The fake news media in Trinidad

It was political scientist Dr Kirk Meighoo who first mentioned the concept of fake news in Trinidad and Tobago (T&T) in relation to the marginalisation of Indian perspectives and culture in the traditional media.

The fake news media in Trinidad

Photo : Dr. Kumar Mahabir

It was political scientist Dr Kirk Meighoo who first mentioned the concept of fake news in Trinidad and Tobago (T&T) in relation to the marginalisation of Indian perspectives and culture in the traditional media.

 Meighoo was speaking of fake news at the launch of the new, free online newspaper at the Chaguanas Borough Corporation Auditorium on October 21, 2017.

 Fake news is defined as a kind of propaganda journalism that is intended to mislead and deceive readers or viewers. The concept of fake news can be applied to the mainstream, so-called “national” media in T&T because it does not fairly and proportionally report/reflect Indian views and culture in their coverage.

According to CSO (2011), Indians constitute the largest ethnic group (35.4%) in T&T. Africans form the second largest (34.2%) group. Mixed Afros and Indos (Douglas) make up 8%. Mixed persons consist of 15% of the population. 

In a population of 1.3 million, T&T has ten local television channels, 36 radio stations and three traditional daily newspapers (Guardian, Express and Newsday).

One illustration of fake news in Trinidad is the year-end review which is usually reported annually in December by many radio and TV stations as well as newspapers. One example is the 2017 year-end review of culture titled “A year in culture” written by mixed-race journalist, Joan Rampersad, and published in the Newsday (30/12/17).

A year-in-review is traditionally released in late December to cover the events of that disappearing year. Year-end reflections often summarise the highs and lows of events in a month-by-month chronological order.

The two-page review by Rampersad was divided into the following sections: “December”, “Jazz”, “Film” and “Obituaries.” It is not surprising to note that not a single mention was made of an Indian cultural event, production or artiste.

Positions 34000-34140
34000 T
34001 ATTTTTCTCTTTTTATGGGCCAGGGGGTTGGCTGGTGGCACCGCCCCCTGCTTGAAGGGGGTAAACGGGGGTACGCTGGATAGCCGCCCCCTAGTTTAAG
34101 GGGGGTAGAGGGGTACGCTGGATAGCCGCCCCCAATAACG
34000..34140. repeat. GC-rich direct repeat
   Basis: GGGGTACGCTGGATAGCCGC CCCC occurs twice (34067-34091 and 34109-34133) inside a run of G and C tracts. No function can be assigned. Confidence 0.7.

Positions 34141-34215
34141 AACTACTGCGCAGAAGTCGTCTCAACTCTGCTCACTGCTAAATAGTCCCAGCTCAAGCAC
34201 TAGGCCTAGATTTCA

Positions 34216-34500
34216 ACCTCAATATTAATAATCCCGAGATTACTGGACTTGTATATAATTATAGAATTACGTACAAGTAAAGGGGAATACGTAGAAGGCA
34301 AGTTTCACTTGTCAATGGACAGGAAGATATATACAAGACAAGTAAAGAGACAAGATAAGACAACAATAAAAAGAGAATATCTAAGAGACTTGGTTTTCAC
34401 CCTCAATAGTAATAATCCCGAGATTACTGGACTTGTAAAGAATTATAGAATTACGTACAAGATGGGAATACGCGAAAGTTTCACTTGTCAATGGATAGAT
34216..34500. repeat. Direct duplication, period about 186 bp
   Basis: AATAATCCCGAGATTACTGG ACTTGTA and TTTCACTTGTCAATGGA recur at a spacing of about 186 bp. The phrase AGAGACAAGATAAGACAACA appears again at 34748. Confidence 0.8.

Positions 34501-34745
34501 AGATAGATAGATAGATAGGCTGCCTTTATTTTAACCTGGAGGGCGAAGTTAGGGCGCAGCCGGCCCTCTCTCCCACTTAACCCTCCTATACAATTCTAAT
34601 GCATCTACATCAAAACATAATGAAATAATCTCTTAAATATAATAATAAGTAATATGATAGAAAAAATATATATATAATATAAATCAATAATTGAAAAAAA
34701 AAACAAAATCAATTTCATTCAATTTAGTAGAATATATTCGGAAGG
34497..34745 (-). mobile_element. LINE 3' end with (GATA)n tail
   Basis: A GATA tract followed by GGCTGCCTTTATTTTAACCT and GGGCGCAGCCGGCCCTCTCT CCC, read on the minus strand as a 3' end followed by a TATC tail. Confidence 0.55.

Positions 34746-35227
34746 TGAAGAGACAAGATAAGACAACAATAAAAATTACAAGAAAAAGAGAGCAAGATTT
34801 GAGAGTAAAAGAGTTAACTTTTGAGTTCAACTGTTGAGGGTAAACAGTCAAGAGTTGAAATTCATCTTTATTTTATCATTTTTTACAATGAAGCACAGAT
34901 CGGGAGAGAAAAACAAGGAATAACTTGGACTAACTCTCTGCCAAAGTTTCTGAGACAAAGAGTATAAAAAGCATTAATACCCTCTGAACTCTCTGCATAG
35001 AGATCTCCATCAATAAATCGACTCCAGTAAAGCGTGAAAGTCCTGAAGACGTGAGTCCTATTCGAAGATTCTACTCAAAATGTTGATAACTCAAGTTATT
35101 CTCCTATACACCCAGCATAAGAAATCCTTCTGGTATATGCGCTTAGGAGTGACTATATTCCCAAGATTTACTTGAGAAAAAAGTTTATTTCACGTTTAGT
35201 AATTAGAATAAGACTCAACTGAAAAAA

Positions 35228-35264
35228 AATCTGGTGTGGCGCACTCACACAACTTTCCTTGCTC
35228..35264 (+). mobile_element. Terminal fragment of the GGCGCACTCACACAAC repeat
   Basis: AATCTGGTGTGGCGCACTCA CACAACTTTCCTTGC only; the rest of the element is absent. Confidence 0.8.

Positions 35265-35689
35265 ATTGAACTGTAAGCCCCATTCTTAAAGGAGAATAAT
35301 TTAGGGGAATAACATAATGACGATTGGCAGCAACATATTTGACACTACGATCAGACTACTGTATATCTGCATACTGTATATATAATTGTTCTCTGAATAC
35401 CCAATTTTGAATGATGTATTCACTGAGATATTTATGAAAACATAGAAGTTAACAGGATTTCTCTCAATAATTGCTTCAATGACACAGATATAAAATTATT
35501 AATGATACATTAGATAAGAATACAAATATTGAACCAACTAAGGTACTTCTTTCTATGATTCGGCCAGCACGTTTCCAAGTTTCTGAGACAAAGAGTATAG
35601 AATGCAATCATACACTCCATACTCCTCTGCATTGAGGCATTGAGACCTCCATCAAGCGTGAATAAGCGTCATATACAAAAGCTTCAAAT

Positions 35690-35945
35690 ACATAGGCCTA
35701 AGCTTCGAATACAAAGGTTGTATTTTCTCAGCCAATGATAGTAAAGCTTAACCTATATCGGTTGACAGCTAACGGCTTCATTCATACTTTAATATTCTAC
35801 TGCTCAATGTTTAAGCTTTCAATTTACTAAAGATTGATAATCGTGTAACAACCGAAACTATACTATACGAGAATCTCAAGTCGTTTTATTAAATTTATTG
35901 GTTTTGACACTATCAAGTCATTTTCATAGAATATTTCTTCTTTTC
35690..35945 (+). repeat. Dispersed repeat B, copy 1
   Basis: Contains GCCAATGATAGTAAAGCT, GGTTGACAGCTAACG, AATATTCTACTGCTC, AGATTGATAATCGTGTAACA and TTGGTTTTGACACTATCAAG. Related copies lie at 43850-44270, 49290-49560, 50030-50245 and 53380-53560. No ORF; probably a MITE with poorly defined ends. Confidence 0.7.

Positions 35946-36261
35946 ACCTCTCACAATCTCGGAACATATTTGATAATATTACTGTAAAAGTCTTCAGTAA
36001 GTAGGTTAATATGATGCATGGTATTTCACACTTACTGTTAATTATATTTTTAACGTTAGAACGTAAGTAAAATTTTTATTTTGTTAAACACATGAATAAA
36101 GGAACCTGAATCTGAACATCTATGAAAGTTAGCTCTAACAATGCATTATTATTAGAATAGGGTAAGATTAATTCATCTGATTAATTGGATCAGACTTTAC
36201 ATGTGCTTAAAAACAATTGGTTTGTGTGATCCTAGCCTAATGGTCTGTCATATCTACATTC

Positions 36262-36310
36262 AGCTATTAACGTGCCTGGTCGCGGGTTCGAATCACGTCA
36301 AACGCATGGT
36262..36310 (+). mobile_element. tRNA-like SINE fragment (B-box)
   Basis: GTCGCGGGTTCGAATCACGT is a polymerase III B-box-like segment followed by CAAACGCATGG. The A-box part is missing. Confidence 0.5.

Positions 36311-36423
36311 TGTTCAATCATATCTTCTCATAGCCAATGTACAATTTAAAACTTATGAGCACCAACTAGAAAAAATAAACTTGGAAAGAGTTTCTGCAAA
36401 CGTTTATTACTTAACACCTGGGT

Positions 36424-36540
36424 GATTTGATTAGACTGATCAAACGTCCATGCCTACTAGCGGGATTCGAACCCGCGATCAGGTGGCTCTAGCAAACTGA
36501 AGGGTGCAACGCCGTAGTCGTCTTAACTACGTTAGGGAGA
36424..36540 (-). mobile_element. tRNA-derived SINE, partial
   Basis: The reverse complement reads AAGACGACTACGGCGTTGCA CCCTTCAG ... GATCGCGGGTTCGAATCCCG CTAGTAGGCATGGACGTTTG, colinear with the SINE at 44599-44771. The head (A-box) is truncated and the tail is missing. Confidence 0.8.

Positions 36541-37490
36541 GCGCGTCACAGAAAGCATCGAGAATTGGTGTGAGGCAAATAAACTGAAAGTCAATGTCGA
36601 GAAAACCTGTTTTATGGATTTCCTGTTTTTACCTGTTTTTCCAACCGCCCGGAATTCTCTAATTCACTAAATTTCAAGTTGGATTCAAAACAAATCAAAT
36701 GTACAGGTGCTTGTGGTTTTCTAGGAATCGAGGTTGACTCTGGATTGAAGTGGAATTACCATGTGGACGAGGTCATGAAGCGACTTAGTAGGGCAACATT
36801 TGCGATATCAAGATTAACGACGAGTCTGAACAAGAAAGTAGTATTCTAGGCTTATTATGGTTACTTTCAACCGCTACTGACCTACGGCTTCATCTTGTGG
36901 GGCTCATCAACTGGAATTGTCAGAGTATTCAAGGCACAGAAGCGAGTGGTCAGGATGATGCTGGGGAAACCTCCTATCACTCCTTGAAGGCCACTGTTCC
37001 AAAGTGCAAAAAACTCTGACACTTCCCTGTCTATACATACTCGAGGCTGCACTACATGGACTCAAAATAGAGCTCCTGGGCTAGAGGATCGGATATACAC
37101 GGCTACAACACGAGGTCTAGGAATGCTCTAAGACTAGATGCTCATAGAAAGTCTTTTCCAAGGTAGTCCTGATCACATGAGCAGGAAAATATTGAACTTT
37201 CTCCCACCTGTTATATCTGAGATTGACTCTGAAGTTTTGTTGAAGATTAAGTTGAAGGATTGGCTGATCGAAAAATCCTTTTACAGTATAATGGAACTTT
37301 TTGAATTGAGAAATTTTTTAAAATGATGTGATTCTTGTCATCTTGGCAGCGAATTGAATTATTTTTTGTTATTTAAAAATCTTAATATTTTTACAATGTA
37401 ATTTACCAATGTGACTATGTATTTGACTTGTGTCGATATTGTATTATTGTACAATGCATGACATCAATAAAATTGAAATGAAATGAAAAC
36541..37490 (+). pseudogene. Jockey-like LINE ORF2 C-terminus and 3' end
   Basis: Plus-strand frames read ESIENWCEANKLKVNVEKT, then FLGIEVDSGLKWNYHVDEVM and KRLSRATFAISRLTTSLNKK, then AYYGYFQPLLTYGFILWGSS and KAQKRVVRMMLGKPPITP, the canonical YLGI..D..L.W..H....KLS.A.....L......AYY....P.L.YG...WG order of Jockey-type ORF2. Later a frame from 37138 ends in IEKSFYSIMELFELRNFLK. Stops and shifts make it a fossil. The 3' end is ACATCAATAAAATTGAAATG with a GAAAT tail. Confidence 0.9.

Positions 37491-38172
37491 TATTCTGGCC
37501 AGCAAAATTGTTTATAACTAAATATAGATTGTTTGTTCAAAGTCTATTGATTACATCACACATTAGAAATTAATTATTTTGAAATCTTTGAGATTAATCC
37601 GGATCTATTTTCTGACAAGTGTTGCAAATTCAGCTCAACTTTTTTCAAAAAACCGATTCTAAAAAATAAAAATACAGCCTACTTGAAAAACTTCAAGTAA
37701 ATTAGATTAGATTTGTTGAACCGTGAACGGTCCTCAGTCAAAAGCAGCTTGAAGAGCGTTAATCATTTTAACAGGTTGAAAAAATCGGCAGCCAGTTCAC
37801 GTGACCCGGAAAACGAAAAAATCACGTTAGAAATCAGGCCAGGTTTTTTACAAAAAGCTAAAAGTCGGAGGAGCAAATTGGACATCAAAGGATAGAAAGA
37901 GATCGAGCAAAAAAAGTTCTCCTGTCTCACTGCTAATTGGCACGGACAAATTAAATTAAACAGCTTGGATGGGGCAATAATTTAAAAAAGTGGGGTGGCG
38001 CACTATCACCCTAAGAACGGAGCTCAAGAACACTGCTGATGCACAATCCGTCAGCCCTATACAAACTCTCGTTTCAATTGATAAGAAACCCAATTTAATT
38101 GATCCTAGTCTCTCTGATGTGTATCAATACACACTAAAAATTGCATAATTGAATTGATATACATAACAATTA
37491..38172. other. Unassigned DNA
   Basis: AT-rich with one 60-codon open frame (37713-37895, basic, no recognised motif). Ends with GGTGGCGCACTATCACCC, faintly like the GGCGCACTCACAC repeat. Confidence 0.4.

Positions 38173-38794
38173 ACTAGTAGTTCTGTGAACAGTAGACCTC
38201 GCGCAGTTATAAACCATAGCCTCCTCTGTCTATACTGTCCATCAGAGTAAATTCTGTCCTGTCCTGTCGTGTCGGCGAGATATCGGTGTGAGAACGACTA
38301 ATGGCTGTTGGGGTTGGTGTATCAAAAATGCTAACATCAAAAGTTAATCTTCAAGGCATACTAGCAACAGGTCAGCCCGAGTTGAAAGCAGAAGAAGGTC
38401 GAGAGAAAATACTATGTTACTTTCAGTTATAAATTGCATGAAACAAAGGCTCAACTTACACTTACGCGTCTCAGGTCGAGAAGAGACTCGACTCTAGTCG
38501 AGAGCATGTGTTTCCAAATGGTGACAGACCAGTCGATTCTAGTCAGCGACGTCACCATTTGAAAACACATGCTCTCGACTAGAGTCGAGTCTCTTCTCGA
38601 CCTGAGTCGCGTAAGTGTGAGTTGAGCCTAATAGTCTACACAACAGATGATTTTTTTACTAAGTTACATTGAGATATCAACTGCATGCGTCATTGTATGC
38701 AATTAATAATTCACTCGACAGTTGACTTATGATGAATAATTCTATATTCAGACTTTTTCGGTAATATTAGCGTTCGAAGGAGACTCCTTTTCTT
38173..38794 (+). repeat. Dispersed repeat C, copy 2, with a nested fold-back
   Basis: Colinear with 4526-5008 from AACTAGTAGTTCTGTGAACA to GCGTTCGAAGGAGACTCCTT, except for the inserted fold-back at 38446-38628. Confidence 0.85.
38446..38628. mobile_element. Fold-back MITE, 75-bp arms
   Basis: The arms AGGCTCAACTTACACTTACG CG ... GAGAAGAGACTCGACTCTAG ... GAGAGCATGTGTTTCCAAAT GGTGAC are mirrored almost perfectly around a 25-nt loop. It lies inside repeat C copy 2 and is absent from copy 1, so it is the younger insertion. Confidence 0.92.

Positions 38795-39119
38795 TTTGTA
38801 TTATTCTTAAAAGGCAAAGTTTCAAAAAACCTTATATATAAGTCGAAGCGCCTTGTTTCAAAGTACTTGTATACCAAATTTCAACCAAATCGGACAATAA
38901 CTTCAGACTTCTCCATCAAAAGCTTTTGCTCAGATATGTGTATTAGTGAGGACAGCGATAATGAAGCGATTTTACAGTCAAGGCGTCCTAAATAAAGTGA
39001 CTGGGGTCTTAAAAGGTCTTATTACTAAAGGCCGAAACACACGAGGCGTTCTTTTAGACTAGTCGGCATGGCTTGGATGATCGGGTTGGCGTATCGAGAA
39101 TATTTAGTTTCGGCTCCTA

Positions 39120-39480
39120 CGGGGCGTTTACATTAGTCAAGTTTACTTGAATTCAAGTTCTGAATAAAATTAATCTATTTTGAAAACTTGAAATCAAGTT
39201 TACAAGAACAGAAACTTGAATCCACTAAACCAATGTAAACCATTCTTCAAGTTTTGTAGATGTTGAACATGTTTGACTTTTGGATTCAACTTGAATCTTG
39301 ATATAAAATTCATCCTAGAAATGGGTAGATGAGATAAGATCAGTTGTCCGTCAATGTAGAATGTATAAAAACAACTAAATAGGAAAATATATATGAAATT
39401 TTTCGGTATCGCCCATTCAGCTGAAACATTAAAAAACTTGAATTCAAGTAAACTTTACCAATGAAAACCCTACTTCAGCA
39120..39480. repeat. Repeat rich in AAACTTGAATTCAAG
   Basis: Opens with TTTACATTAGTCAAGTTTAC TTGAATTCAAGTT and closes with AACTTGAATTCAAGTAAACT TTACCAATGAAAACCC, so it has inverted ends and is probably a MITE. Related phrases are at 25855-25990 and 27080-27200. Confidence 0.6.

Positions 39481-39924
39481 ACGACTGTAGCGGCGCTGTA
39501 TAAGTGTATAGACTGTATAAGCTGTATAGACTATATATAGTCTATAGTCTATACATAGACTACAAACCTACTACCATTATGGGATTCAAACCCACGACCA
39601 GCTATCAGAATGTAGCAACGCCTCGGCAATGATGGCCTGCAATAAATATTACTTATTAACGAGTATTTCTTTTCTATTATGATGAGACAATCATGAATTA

Not surprising because almost all of the media houses are located in the capital city of Port of Spain where few Indians live. The editors of Newsday are also non-Indians:  Judy Raymond and Jones P. Madeira. And even when the editors are Indians, they come from Central Trinidad and become Creolised in urban Port of Spain. Some examples of those who fall in this urban Afro media culture include Omatie Lutchman-Lyder and Sunity Maharaj-Best of the Express.

Joan Rampersad’s “December” section of her year-end review highlighted the relocation of Desperado Steel Orchestra, a film featuring calypsonian the Mighty Sparrow, the trial of soca artistes Machel Montano and Kernal Roberts, and the QED, Lydians and Marionettes Christmas concerts. Not a single Indian cultural event was mentioned.

No reference at all to the literary evening of readings and discussions hosted by the NCIC Nagar on December 3, 2017. Or the launch of the book Witty and Wise by Ariti Jankie in Chaguanas on December 10th. Or the Manipur women dancing drummers who held audiences spellbound in Fyzabad, Felicity and Port of Spain (Central Bank) from December 7th to 12th.  Or the Shiv Shakti Dance Company’s Christmas Concert at the Nagar on December 18th.

In her year-end section on “Obituaries,” Joan Rampersad highlighted the death of cultural figures Joyce Wong (promoter of Best Village), Claudette Blackman (wife of soca pioneer Ras Shorty I), Derek Walcott (poet), “Brigo” (calypsonian), Anthony Voisin (guitarist), Julia Edwards (dancer), Devon Matthews (soca singer), Earl Crosby (music store owner), Deborah John (Express journalist), Neville Aming (Carnival pioneer), Edmond Hart (bandleader), Dianne Marshall-Holdip (Carnival adjudicator), Michael Mano (musician), McDonald Ward (masquerader) and Peter Joseph (comedian).

Not a single Indian was referenced in a list of 15 cultural personalities. This form of blatant discrimination is tantamount to apartheid against Indian cultural artistes.  Again, no mention of the death of the legendary chutney singer Anand Yankaran on January 2nd, renowned tabla drummer Dexter Raghunanan on January 18th, or vocalist Nazimool Khan, brother of Ruby Gupter-Khan, on August 20th.

Joan Rampersad’s review was enhanced by four colour photos portraying eight (8) named cultural figures: Grace Jones, Christian James, Michael Anthony, Devon Matthews, Etienne Charles, David Rudder, Lima Calbio and Michael Mooleedhar. Despite his last name, filmmaker Mooleedhar appears Mixed. If he is an Indian, he hides his physiological identity under a cap covering his well-groomed, flowing dreadlocks.  Mooleedhar has never been publicly photographed attending an Indian cultural event. From all appearances, there is again not a single Indian portrayed in the photos of eight cultural icons.

In his book entitled Is there Racial Prejudice in the Press of Trinidad and Tobago? (2009), Courtney Boxill sketched the relationship between race and space in local newspapers. But it is Dr Raymond Ramcharitar in his book Breaking the News: Media & Culture in Trinidad (2005), who added colour to Boxill’s sketches. Using content analysis, Ramcharitar illustrated how the Afrocreole-controlled newspapers have consistently “blacked out” Indian events in their coverage. He provided compelling detail to prove that Indian culture has been treated by editors as “alien insertions” in the press.

THE WRITER is an anthropologist who has published 11 books.